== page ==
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Wave of fire: an anthropogenic signal in historical fire regimes across central Pennsylvania, USAAuthor(s): Michael C. Stambaugh; Joseph M. Marschall; Erin R. Abadir; Benjamin C. Jones; Patrick H. Brose; Daniel C. Dey; Richard P. Guyette
Publication Series: Scientific Journal (JRNL)
Station: Northern Research Station
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DescriptionIncreasingly detailed records of long-term fire regime characteristics are needed to test ecological concepts and inform natural resource management and policymaking. We reconstructed and analyzed twelve 350+ yr-long fire scar records developed from 2612 tree-ring dated fire scars on 432 living and dead pine (Pinus pungens, Pinus rigida, Pinus resinosa, Pinus echinata) trees from across central Pennsylvania. We used multiple spatial and time series analysis methods to quantify fire regime characteristics (frequency, seasonality, percentages of trees scarred, extent) and fire–climate–human associations. Prior to the 20thcentury fire suppression, fire regimes at the majority of sites consisted of frequent, low-to-moderate severity, dormant season fires. Fires were often regionally synchronous when preceded by significantly dry years. Using documentary archives, we provide the first description of a "wave of fire"—an anthropogenic signal in fire frequency that progressively moved across the region. This "wave of fire" reflects a changing progression of anthropogenic fire regimes from Native American occupation and depopulation, to Euro-American settlement, to industrialization and declining fire use up to the 20th century era of fire suppression. The wave of fire provides a new perspective on historical and modern fire regime dynamics and identifies socio-ecological impacts since North American colonization. Because the anthropogenic wave of fire exists at sites across North America, we emphasize the need for a broader determination of its geographic prevalence and variability as such determinations could influence historical ecology interpretations and perspectives on past and future roles of humans in managing ecosystems with fire.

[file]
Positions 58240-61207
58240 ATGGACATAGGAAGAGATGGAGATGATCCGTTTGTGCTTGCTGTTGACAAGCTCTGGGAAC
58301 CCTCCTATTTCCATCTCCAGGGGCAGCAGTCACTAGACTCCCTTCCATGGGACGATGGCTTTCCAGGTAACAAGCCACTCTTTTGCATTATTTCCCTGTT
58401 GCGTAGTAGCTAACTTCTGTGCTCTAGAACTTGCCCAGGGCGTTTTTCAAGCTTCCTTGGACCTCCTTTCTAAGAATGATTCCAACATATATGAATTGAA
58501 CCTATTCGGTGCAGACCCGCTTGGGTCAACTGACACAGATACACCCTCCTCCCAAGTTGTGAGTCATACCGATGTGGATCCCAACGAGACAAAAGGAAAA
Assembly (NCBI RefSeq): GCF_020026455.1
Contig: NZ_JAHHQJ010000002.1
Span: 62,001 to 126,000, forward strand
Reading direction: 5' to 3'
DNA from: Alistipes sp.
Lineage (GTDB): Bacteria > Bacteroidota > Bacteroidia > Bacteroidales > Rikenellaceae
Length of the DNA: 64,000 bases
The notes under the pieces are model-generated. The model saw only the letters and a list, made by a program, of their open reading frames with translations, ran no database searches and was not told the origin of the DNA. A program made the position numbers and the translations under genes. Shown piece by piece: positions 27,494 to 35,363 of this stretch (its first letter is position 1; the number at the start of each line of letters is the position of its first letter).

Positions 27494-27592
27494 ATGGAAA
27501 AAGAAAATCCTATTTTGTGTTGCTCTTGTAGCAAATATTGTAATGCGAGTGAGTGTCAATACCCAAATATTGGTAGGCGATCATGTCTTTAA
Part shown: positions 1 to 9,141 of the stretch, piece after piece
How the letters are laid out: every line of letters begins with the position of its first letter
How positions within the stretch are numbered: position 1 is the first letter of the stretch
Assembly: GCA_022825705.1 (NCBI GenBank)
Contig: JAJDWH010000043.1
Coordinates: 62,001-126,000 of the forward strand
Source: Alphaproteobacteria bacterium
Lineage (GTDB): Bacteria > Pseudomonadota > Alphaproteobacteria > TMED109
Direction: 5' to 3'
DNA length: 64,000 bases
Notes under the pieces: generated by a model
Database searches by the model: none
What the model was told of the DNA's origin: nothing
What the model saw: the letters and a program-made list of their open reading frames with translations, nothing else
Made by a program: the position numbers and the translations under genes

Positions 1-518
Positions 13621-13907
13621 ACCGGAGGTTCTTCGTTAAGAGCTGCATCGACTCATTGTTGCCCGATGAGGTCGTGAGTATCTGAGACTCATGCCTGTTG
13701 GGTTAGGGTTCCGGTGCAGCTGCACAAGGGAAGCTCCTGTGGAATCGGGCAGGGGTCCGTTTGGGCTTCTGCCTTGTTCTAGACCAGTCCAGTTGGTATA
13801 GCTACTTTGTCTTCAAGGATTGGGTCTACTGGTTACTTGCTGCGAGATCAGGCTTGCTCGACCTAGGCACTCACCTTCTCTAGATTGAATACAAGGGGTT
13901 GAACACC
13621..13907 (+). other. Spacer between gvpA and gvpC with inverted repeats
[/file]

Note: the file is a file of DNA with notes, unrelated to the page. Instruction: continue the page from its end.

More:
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CitationStambaugh, Michael C.; Marschall, Joseph M.; Abadir, Erin R.; Jones, Benjamin C.; Brose, Patrick H.; Dey, Daniel C.; Guyette, Richard P. 2018. Wave of fire: an anthropogenic signal in historical fire regimes across central Pennsylvania, USA. Ecosphere. 9(5):e02222-. https://doi.org/10.1002/ecs2.2222. 23 p.
KeywordsAppalachian Mountains, climate, dendrochronology, fire regimes, fire scar, pitch pine, red pine, shortleaf pine, Table Mountain pine
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